New Zealand batsman Ross Taylor fit to play in first Test against England
He will be back to face England following a thigh injury and bout of sickness.
Ross Taylor has recovered from his thigh injury, and a bout of sickness, in time for New Zealand’s inaugural day-night Test against England.
Kane Williamson confirmed the key batsman will be back at Eden Park on Thursday, having missed the deciding match of the one-day international series – which went England’s way in Christchurch.
In the intervening 11 days, Taylor was laid low by a bug while he was resting the injury which had also kept him out of the third ODI in Wellington.
Williamson said: “The last 10 days have been a balance between rest and recovery for Ross, and now he’s looking forward to preparing for the Test match.
Kane Williamson has confirmed Todd Astle will come into the playing XI for Thursday. Our XI - Latham, Raval, Williamson, Taylor, Nicholls, Watling, de Grandhomme, Astle, Southee, Wagner, Boult. #NZvENG pic.twitter.com/N95xkXrai6— BLACKCAPS (@BLACKCAPS) March 21, 2018
“It’s been valuable time for him, to get his leg right, get sick, get over getting sick, and be right come the game tomorrow.”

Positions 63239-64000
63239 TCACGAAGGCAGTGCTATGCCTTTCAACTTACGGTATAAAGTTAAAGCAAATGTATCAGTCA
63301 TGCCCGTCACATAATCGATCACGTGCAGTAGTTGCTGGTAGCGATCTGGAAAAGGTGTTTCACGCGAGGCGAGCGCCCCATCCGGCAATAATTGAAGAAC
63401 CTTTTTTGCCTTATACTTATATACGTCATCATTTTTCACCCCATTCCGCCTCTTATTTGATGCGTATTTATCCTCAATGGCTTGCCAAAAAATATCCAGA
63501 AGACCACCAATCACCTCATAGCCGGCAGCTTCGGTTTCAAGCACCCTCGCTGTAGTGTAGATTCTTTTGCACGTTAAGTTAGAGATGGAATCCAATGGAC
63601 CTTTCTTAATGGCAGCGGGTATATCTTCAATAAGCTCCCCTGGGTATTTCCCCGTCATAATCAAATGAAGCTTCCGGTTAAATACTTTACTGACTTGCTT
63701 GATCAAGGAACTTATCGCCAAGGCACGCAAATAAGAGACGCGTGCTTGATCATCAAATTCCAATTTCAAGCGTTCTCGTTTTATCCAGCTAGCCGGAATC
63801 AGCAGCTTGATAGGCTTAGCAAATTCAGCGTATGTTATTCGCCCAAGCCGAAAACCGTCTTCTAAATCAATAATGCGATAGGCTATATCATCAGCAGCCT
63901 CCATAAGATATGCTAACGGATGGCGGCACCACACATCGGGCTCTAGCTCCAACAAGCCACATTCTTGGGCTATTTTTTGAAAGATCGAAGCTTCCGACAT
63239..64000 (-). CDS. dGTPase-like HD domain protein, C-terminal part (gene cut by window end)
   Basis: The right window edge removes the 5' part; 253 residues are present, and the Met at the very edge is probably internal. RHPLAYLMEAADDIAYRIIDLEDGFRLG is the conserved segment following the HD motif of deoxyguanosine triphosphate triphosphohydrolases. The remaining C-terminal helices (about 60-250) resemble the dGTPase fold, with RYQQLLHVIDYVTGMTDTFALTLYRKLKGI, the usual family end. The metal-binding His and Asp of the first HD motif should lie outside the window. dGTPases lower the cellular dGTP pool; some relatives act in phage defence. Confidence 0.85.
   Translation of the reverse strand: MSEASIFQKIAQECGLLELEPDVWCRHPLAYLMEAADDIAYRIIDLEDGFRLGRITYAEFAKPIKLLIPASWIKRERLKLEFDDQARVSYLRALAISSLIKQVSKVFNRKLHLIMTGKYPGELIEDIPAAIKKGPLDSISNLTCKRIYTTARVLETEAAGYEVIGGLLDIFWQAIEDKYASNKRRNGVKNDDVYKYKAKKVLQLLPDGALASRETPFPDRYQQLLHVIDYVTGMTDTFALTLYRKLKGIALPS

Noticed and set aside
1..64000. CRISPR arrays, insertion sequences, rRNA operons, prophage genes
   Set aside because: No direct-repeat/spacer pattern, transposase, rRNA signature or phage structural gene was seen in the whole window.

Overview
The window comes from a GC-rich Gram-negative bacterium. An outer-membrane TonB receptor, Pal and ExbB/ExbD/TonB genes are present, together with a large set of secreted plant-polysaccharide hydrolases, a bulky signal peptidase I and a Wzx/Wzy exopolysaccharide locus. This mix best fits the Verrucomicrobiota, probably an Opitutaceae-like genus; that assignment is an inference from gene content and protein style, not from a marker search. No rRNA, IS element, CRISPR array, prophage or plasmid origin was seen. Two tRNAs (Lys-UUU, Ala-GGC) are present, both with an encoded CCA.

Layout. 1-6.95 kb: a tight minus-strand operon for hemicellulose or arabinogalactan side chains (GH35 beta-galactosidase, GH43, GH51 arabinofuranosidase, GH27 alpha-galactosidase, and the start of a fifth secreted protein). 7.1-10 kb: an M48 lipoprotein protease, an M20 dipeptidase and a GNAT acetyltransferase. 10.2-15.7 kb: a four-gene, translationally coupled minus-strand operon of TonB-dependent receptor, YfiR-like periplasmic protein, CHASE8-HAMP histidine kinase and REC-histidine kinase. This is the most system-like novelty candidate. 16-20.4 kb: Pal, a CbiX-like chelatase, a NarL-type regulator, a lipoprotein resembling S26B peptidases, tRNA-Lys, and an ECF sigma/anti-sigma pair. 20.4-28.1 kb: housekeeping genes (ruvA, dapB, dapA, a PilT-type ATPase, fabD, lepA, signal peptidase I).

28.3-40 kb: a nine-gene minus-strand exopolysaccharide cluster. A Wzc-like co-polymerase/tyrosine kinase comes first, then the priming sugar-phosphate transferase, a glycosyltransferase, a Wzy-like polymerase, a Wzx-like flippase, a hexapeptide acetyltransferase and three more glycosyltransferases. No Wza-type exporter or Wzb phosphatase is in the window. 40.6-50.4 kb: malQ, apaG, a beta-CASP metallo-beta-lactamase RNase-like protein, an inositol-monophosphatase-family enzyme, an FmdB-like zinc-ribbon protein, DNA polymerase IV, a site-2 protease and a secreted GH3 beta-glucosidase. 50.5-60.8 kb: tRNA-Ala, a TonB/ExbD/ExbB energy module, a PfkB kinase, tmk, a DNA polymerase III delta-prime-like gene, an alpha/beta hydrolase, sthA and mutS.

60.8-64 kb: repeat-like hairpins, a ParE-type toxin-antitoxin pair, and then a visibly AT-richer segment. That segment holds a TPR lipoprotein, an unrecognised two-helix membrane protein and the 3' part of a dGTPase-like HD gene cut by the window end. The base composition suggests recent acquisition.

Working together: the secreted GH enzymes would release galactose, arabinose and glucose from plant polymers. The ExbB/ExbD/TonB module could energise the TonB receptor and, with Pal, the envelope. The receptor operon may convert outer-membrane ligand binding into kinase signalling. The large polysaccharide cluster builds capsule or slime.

Taylor’s presence is a huge lift to the Kiwis, on the back of his outstanding form over the past year.
“Rosco’s been playing beautifully well every time he’s walked out to the crease,” added Williamson.
“(It’s) just the calmness at the crease, the confidence, and it’s reflected in how much success he’s had this year … and probably every other year as well.
“He’s batting amazingly well and is a great guy to have in a group.”
He’s batting amazingly well and is a great guy to have in a group Kane Williamson on Ross Taylor
Williamson will be wary, meanwhile, of “over-complicating” New Zealand’s tactics in just their second pink-ball Test – and first on home soil.
In the small number of first-class day-night matches held to date – including in Tests – the rationale has been that seam bowlers have a significant advantage during hours of twilight and darkness.
But Williamson said: “The sample size of pink-ball cricket is fairly small.
“There probably is a danger of over-complicating some of the finer parts to the pink-ball game.
“There has only been a handful of games, and they have shown different characteristics within those matches … (so) it is hard to look into too much.”
Instead, he will advocate New Zealand do not obsess about the twilight session but stay alive to all possibilities.
He added: “You do want to adapt, think on your feet quickly, because it can be important to utilise some of those occasions if you get the chance to do so – perhaps with a new pink ball at night.
“We need to be prepared to play the long game, not rely on what we think may or may not happen, and stick to our plans and our strengths.”
Williamson also confirmed leg-spinner Todd Astle will play against England, rather than extra seamer Matt Henry.